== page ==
The General Conference on Weights and Measures (CGPM)...
  • decides that the maximum value for the difference (UT1-UTC) will be increased in, or before, 2035,
  • requests that the CIPM consult with the ITU, and other organizations that may be impacted by this decision in order to
    • propose a new maximum value for the difference (UT1-UTC) that will ensure the continuity of UTC for at least a century,
    • prepare a plan to implement by, or before, 2035 the proposed new maximum value for the difference (UT1-UTC),
    • propose a time period for the review by the CGPM of the new maximum value following its implementation, so that it can maintain control on the applicability and acceptability of the value implemented,
    • draft a resolution including these proposals for agreement at the 28th meeting of the CGPM (2026),
 
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  • #47
Tom.G
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Leap seconds R.I.P. But the wait until 2035 sounds strange. Perhaps someone can interpret the following from the same article.
The assumption is that within those 100 years, time-focused scientists (metrologists) will have found a way to synchronize time as measured by humans to time as experienced by our planet orbiting the Sun.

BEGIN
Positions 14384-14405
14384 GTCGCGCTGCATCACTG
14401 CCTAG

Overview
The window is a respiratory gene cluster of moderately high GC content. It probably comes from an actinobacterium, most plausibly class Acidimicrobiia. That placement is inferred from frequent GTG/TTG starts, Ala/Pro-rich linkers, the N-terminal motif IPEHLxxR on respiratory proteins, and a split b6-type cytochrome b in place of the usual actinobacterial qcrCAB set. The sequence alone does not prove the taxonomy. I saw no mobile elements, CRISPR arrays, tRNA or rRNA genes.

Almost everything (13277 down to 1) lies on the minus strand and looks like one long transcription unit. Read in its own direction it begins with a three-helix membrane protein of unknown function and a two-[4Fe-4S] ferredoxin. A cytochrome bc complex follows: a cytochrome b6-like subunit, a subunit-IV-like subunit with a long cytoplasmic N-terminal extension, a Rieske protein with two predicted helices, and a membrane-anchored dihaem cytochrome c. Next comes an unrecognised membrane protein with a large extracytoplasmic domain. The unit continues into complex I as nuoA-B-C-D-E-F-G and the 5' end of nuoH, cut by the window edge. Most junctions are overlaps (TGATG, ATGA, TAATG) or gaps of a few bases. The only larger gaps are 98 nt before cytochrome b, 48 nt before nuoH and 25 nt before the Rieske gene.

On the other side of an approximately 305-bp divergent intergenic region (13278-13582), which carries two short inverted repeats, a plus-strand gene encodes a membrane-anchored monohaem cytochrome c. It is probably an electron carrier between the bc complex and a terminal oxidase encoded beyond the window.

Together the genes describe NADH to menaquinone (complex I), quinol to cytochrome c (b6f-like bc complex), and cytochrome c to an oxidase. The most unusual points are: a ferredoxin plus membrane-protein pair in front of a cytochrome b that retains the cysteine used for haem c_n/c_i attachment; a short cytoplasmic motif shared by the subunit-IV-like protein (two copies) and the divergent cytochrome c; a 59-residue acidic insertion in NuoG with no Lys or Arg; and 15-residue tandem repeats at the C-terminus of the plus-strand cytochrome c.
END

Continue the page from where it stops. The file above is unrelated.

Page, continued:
It sounds like they don't have a clue about appropriate implementation, and are hoping someone will come up with a "Bright Idea" by then. :cry:
 
  • #48
pbuk
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It sounds like they don't have a clue about appropriate implementation, and are hoping someone will come up with a "Bright Idea" by then. :cry:

I don't know where the journalist got "the assumption is that within those 100 years, time-focused scientists (metrologists) will have found a way to synchronize time as measured by humans to time as experienced by our planet orbiting the Sun" from, and the assumption is unnecessary, because leap seconds serve no useful purpose whatsoever.

It has been suggested that after 100 years UTC may have drifted by up to a minute but
  1. this depends on predictions about the rotation of the Earth about which we now realise we don't understand as much as we thought we did
  2. IT DOESN'T MATTER. If someone happens to celebrate their 121st birthday by repeating a party they held at dawn on their 21st birthday at the same time and in the same place they are not going to notice that sunrise is a minute later than it was 100 years ago.
 
  • #49
anorlunda
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It has been suggested that after 100 years UTC may have drifted by up to a minute but
Ouch. That suggests that they might want a leap minute after a century of programmers being out of practice and having forgotten how to handle a leap.

Oh well, the Technological Singularity should happen before then, so there will be no more human programmers.
 
  • #50
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That suggests that they might want a leap minute
Well, why I think running code that hasn't been tested in a century is a bad idea, but one could turn it around: what happens if we wait a couple thousand years and use it to adjust daylight savings time?

If astronomical noon doesn't happen at exactly 12:00 in Greenwich, Englan, but instead happens in Westminster, who cares?